Top pension funds and insurers failing to engage with climate risks

Some of the UK's biggest pension funds are failing to address climate-related impacts, while 25 of the world's largest insurance brokers continue to invest in coal or tar sands projects, two damning reports have claimed this week.

The first of the reports, from the Environmental Audit Committee (EAC), surveyed 25 UK pension funds with combined assets under management worth £555bn and found that only 12 had considered climate risks at board level, with five funds being unable to identify one climate action they had taken.

However, the survey did find that the majority of funds were moving to reduce their exposure to high-risk assets, with 80% having a climate strategy and seven having committed to report in line with the recommendations of the Task Force on Climate-related Financial Disclosures (TCFD).

The EAC findings paint a mixed picture, with committee chair Mary Creagh MP claiming that the “encouraging” actions by the majority of respondents stood in contrast to the “worryingly complacent” responses from the minority.

“Pension funds should at least assess the exposure of their assets to the physical, transition and liability risks from climate change that will materialise during savers’ lifetimes,” Creagh said.

The Committee split the responses, ranking each pension provider as ‘engaged’, ‘more engaged’ or ‘less engaged’ with climate risks. BT Pension Scheme, RBS Group Pension Fund and Barclays Bank UK Retirement Fund were among the 12 to meet the top criteria, while Lloyds Bank and BP ranked among the six in the ‘less engaged’ category.

Heads in the sand?

The EAC findings come in the same week as the publication of a new Unfriend Coal report, which accuses 25 of the world’s largest insurers of continuing to invest in ‘dirty’ tar sands and coal energy projects.

The briefing paper, which was jointly published by Greenpeace US and Rainforest Action Network on Thursday (May 31), claims that insurers including AIG, Zurich, Munich Re and Lloyds of London are continuing to insure tar sands projects such as the proposed Trans Mountain Pipeline Expansion project in Western Canada, which it claims would unlock 130 million tonnes of CO2 each year.

The document alleges that of the 25 firms listed, only AXA has stopped insuring tar sands and the associated pipeline projects, pulling more than £525m of investment. However, it notes that 17 insurers have divested more than an estimated $23bn from coal companies so far.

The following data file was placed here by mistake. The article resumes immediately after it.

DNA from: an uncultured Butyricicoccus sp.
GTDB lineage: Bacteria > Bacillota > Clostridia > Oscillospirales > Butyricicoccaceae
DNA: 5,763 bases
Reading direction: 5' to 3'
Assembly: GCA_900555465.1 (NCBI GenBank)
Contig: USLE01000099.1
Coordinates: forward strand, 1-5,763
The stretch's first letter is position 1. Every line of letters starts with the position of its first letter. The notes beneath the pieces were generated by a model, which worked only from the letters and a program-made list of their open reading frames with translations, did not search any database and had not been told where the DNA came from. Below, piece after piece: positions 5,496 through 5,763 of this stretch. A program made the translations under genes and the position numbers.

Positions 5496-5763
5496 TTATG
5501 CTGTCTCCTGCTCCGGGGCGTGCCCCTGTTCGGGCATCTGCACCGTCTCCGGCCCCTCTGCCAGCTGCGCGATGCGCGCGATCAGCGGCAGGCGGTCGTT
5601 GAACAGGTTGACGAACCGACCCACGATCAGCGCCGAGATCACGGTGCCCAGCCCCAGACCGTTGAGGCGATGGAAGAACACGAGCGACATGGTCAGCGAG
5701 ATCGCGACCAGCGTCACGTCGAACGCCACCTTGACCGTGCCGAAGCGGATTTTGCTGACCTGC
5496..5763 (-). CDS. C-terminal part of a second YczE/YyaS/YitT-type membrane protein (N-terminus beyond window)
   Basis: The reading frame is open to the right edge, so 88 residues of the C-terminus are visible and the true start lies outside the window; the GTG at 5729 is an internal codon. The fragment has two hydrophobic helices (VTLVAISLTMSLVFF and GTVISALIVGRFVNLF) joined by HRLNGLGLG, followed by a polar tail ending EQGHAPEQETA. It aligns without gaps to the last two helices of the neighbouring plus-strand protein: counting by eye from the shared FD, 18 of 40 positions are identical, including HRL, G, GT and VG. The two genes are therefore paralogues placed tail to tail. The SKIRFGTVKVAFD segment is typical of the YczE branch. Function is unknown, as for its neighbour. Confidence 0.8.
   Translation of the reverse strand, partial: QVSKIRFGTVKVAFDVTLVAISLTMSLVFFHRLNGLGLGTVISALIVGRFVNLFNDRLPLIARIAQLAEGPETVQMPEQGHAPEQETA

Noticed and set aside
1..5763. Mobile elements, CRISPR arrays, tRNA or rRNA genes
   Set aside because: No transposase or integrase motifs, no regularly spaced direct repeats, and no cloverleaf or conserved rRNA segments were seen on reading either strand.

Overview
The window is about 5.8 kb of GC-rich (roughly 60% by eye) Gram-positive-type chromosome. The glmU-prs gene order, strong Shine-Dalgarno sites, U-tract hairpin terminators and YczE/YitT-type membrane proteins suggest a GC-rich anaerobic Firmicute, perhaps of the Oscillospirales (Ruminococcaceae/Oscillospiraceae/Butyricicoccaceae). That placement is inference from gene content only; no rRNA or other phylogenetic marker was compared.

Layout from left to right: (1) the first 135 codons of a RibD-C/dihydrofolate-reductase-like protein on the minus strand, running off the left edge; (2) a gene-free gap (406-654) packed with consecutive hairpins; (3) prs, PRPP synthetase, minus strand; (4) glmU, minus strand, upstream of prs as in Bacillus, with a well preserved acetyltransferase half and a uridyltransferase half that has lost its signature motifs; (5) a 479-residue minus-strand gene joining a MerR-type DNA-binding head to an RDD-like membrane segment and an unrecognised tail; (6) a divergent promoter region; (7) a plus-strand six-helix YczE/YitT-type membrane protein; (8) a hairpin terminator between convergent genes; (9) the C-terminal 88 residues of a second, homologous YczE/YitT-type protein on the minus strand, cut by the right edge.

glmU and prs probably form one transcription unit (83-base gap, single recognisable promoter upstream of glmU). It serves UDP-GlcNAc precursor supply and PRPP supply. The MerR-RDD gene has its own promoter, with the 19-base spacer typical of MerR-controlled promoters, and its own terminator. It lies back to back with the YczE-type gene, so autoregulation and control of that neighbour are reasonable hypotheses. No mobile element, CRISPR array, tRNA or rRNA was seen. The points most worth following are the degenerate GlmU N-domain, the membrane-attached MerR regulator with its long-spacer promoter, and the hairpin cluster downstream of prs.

“Climate science and the growing human and economic toll of climate disasters both demonstrate that we cannot afford to build any new coal and tar sands projects,” Unfriend Coal’s European coordinator Lucie Pinson said. “Insurance CEOs need to scale up their ambitions to meet the goals of the Paris Agreement and immediately ditch these extreme fossil fuels.”

A Munich Re spokesman told edie that the firm’s divestment policy extends only to refusing to hold any shares of companies that generate at least 50% of their revenues from coal, adding that the insurer “will continue to insure all types of companies” – a category which “might also include companies from the coal sector”.

“Such insurance is socially desirable, as insurance coverage is always linked to comprehensive risk management requirements that significantly reduce the risk of accidents,” the spokesman added.

AIG and Zurich both declined to comment on the briefing paper, with a Zurich spokesman adding that the firm “has a process in place to screen for environmental, social and governance risks in business transactions including coal and gas”. Lloyds of London has been approached for a comment on the allegations but at the time of publication is yet to respond.

Sarah George

Comments (1)

  1. Frank Inglis says:

    Insuring "stranded Assets" doesn’t make any sense? Fossil fuel energy is sun-setting and the in-fighting and market manipulation won’t make any difference to the ultimate outcome. The Net Energy for the economy is now between 8 and 13 to one. Productivity growth has been in decline all over the world since 1993 and global debt cannot ever be re-paid, it’s mathematically impossible. Economics has changed and we better get use to it.

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